Never Too Early: Science Night Program Sells College Science to Elementary School Students
Kent State University's Regional Academic Center in Twinsburg, which is part of Kent State University at Geauga, recently teamed up with Longcoy Elementary School in Kent for a Family Science Night.
Kent State and University Circle Libraries Form Recruiting Partnership with $553,000 GrantPosted Nov. 22, 2010
The School of Library and Information Science recently received a federal grant in the amount of $552,908 to create a unique educational partnership between the school and myriad educational, medical and cultural institutions in the University Circle area of Cleveland.
The grant, awarded by the Institute of Museum and Library Services (IMLS), the primary source of federal funding for libraries and museums in the United States, will give 72 college undergraduates a hands-on introduction to the library profession, particularly in specialized areas with a shortage of qualified people (e.g., art, health sciences, music and other specialized academic areas).
Included in the partnership are the libraries and archives of the Cleveland Museum of Natural History, Cleveland Museum of Art, Rock and Roll Hall of Fame and Museum, Cleveland Botanical Garden, Western Reserve Historical Society, Cleveland Clinic, Cleveland Institute of Art, Cleveland Institute of Music, Cleveland Orchestra, Siegal College of Judaic Studies and Case Western Reserve University's nine affiliated libraries.
Greg Byerly, Ph.D., associate professor in the School of Library and Information Science and director of the project, says it will have a national impact as the partners create a model recruitment plan for attracting undergraduate college students, particularly minorities, to the library profession.
"For several years, the directors of the libraries and archives in these cultural, educational and medical institutions have been concerned about the need to recruit qualified people with appropriate background to become librarians, especially in the specialized areas they represent," Byerly says, "and especially as there will be a great need for librarians when the baby boom generation retires in large numbers over the next 10 to 20 years."
Initial recruitment efforts will target juniors and seniors at five different Northeast Ohio colleges and universities, although additional institutions will be added later. Over the three years of the grant, four cohorts of undergraduate students will take two 3-credit courses, one each sequentially over two semesters. The first course will introduce students to the profession, particularly academic and special libraries, and the second will include a 100-hour supervised internship in one of the 19 partner libraries.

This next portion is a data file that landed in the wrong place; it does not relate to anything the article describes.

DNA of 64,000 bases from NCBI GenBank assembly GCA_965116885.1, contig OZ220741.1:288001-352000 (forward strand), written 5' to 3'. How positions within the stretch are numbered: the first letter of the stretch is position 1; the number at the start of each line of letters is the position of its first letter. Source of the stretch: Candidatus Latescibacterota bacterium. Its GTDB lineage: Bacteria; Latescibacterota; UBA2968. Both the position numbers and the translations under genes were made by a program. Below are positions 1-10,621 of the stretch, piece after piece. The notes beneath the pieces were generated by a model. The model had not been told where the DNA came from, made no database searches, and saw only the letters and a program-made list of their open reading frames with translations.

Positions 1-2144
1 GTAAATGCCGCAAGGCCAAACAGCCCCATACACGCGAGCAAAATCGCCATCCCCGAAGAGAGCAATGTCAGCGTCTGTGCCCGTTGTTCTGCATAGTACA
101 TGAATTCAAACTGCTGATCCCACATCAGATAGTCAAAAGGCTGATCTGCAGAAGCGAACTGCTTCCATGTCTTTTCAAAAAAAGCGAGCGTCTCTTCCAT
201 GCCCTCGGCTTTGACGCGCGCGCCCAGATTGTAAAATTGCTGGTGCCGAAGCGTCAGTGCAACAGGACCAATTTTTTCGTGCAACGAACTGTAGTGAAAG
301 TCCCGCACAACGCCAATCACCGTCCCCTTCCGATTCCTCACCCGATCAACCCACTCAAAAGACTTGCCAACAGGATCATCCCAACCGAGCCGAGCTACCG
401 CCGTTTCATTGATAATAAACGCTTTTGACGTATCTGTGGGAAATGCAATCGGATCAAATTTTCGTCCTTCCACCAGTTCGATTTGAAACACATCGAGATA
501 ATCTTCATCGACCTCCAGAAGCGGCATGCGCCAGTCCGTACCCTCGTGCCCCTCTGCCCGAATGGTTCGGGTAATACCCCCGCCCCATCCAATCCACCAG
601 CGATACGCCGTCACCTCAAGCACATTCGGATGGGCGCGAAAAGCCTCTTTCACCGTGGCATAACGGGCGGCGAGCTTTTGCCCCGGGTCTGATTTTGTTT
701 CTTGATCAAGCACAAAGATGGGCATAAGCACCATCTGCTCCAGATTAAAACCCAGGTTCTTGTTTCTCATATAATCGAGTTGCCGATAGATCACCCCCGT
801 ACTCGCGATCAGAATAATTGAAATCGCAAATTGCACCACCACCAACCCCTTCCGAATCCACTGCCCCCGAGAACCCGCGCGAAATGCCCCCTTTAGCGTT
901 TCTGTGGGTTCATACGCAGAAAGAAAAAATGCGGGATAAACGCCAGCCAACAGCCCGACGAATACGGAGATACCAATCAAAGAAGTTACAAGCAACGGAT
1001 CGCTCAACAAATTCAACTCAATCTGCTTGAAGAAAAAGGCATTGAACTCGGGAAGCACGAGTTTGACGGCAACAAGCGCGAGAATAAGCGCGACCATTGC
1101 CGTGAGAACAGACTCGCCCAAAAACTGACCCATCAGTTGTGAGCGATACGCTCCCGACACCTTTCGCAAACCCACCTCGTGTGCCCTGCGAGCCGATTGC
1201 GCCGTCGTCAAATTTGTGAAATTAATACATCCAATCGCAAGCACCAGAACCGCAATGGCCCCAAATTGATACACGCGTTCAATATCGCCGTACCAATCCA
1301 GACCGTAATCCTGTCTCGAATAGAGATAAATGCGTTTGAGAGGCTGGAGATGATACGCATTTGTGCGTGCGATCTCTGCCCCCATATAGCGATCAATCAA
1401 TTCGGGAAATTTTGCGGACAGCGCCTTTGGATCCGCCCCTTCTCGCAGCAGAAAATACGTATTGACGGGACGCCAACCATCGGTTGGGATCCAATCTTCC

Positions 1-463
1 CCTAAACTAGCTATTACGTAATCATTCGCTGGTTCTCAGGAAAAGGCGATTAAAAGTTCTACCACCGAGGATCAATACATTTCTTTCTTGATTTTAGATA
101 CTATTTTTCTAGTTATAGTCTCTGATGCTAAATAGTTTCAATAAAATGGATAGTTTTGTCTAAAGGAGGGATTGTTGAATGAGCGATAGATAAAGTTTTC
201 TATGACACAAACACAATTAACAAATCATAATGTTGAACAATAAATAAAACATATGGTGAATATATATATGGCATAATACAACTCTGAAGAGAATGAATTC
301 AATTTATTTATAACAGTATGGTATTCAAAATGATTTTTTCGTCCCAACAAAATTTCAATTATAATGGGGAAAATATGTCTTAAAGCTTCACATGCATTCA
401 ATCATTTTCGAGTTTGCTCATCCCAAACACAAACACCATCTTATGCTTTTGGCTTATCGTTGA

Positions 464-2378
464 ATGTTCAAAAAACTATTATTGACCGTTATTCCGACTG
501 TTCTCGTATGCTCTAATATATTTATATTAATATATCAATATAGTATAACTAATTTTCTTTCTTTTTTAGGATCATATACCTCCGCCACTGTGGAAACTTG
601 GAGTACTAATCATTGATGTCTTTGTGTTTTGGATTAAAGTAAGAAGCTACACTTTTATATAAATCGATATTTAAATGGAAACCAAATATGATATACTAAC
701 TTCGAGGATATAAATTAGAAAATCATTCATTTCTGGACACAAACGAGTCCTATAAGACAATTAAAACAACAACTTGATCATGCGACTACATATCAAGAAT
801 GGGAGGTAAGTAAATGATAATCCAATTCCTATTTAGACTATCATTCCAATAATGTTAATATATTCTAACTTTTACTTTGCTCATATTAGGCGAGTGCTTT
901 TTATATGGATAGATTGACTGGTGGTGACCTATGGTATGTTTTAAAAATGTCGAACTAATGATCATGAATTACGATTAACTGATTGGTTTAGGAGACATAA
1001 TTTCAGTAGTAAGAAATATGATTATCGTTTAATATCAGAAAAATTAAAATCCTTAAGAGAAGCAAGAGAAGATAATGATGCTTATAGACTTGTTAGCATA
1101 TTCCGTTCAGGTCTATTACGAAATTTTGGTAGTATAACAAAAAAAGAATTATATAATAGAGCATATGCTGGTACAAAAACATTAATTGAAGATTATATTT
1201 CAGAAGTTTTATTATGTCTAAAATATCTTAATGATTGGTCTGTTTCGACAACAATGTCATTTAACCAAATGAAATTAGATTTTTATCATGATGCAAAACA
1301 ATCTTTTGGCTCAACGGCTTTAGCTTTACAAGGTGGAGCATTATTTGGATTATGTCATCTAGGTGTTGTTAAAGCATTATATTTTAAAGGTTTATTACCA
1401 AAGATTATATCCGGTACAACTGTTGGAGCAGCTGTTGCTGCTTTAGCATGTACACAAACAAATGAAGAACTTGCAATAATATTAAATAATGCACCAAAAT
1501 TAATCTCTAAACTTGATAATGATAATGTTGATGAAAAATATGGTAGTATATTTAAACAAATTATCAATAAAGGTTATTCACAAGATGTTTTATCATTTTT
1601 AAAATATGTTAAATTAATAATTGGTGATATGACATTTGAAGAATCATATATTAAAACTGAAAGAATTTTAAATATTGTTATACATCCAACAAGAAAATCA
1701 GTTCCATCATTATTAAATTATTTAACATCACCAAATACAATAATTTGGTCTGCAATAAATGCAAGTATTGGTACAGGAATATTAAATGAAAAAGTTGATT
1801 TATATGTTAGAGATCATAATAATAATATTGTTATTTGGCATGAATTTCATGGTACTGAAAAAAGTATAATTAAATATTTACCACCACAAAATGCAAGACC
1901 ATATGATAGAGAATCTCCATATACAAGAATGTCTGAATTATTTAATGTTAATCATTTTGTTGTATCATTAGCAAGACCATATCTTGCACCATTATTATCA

The grant covers tuition costs for the courses, which will be provided online by Kent State's School of Library and Information Science. Students will be able to transfer the 6 undergraduate credit hours from Kent State to their home institution.
The partnership with University Circle museums and other institutions also will help boost Kent State's new museum studies specialization in the School of Library and Information Science.
To help launch the museum studies program, the school this fall hired Kiersten F. Latham, who received her Ph.D. in library and information management from Emporia State University and has more than 20 years of experience working in museums in various capacities, as curator, collection manager, director, volunteer, program coordinator, archivist, historic interpreter, board member, exhibit designer and consultant. She will play an important role in the execution of the grant and in the ongoing partnership with the University Circle institutions.
Byerly has developed the initial course for the museum studies specialty and will be responsible for developing the two undergraduate courses for this grant project. Staff at the various University Circle libraries will assist Byerly and Latham in developing Kent State's new museum studies program and some will serve as adjunct faculty.
Only four American Library Association-accredited programs nationwide have a degree or certificate in museum studies or related areas. Kent State's School of Library and Information Science, in the College of Communication and Information, offers the only ALA-accredited Master of Library and Information Science degree program in Ohio.
Byerly, together with Carolyn Brodie, Ph.D., professor in the School of Library and Information Science at Kent State, has brought in more than $6.2 million in grants from the IMLS and other federal and regional sources since 1995.
"This important partnership demonstrates Kent State's ongoing commitment to enhancing the educational and cultural life of Northeast Ohio," Kent State University President Lester A. Lefton says. "Our nationally renowned leadership in the library and information science profession, together with new programs that address specific needs, serves as an outstanding example of how Kent State puts excellence in action."
In addition to the Master of Library and Information Science degree, Kent State's School of Library and Information Science offers a Master of Science in Information Architecture and Knowledge Management and is part of the interdisciplinary Ph.D. program in the College of Communication and Information. The school is recognized by U.S. News and World Report as one of the nation's top 20 graduate programs, and its youth librarianship program is ranked 13th. It is one of the largest library schools in the country, with nearly 700 students enrolled.
For more information about Kent State's School of Library and Information Science, visit www.slis.kent.edu.